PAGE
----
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dc.contributor.authorAllen, Jasmin Nicole
dc.date.accessioned2014-03-04T21:04:56Z
dc.date.available2014-03-04T21:04:56Z
dc.date.issued2013-08
dc.identifier.otherallen_jasmin_n_201308_phd
dc.identifier.urihttp://purl.galileo.usg.edu/uga_etd/allen_jasmin_n_201308_phd
dc.identifier.urihttp://hdl.handle.net/10724/28959
dc.description.abstractAfrican American adolescents are disproportionately represented in the juvenile justice and encounter various race-related challenges. While there are conflicting theories that attempt to explain disproportionate minority confinement, scholars generally agree that African Americans are differentially impacted by race-related variables. There is a dearth of research examining the effects of race-related events and attitudes among African American juvenile offenders. This study examined the risk, compensatory, and protective effects of racial identity, internalized racism, discrimination distress, and parent racial socialization on various outcomes with African American adolescents in community and detention center settings. Correlation, hierarchical regression, and logistic regression analyses were conducted to test several hypotheses. Results of the statistical analyses identified interrelationships between several variables. Results also identified discrimination distress as a risk factor and racial identity as a protective factor for internalizing problems and emotional symptoms. Various models were also able to predict recidivism. Limitations and future directions for research are discussed.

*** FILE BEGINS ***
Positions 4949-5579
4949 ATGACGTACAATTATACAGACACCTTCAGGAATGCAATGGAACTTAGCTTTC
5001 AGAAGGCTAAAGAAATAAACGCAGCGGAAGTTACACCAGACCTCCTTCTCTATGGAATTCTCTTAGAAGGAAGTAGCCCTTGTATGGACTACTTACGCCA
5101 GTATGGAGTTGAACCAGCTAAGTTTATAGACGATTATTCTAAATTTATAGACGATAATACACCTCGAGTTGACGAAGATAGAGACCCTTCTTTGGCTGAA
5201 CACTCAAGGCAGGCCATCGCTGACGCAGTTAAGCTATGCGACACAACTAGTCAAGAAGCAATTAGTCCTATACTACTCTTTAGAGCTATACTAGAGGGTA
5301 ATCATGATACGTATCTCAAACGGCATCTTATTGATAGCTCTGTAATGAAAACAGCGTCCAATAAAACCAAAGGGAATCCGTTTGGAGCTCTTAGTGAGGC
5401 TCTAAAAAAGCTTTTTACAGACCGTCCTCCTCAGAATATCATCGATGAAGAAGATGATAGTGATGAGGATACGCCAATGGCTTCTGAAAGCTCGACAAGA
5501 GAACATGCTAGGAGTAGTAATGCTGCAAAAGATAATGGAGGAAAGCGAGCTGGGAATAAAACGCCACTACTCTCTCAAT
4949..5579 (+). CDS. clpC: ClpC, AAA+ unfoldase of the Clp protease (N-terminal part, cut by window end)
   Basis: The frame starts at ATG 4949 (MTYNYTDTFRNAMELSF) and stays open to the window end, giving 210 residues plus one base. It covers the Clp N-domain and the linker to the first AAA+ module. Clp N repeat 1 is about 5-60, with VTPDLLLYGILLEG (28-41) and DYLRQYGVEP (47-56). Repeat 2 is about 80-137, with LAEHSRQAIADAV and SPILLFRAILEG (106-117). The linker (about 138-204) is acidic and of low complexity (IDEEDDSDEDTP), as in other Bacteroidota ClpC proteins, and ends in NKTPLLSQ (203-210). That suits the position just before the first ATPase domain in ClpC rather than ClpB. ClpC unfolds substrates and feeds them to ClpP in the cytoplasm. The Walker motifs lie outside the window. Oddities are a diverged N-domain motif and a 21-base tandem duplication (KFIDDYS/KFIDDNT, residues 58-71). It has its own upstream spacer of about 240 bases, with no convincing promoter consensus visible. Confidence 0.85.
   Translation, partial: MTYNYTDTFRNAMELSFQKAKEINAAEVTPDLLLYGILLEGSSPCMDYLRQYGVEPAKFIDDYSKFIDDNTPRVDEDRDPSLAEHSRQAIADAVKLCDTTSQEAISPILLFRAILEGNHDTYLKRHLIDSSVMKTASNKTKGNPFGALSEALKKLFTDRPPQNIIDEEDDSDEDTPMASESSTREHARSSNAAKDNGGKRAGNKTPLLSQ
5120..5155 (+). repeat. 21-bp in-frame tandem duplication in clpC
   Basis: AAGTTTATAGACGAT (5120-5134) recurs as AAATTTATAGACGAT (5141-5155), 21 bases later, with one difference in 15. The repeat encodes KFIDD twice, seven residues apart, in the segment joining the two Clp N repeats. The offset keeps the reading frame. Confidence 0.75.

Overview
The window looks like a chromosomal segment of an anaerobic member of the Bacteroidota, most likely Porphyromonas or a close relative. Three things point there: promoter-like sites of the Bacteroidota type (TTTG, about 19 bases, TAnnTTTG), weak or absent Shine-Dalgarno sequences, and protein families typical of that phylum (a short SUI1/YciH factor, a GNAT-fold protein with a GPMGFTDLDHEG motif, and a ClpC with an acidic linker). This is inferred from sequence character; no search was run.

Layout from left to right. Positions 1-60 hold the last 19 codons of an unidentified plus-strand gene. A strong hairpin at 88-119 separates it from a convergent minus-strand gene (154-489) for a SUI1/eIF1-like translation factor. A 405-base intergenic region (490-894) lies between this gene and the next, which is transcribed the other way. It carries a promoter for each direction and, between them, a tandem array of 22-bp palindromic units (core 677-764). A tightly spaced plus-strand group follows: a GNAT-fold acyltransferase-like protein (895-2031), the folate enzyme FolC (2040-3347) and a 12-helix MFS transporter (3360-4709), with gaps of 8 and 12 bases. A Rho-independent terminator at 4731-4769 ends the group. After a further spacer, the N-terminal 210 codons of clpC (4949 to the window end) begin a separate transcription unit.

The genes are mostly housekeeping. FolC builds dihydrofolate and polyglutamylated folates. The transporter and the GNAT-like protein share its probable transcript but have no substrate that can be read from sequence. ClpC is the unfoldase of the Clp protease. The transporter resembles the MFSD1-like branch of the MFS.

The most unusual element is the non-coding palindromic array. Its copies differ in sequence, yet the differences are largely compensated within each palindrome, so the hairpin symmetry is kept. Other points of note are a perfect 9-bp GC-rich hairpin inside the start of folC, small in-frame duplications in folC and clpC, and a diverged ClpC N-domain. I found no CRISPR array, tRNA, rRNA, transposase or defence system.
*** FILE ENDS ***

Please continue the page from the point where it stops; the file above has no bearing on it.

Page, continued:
dc.languageeng
dc.publisheruga
dc.rightspublic
dc.subjectAfrican American
dc.subjectJuvenile Offenders
dc.subjectRacial Identity
dc.subjectInternalized Racism
dc.subjectDiscrimination Distress
dc.subjectRacial Socialization
dc.subjectEmotional Symptoms
dc.subjectRecidivism
dc.subjectInternalizing Problems
dc.subjectSchool Problems
dc.titleRacial identity, internalized racism, discrimination distress, and parent racial socialization
dc.title.alternativerisk and resilience for African American juvenile offenders
dc.typeDissertation
dc.description.degreePhD
dc.description.departmentCounseling and Human Development Services
dc.description.majorCounseling Psychology
dc.description.advisorGeorgia B. Calhoun
dc.description.committeeGeorgia B. Calhoun
dc.description.committeeBrian A. Glaser
dc.description.committeeEdward Delgado-Romero


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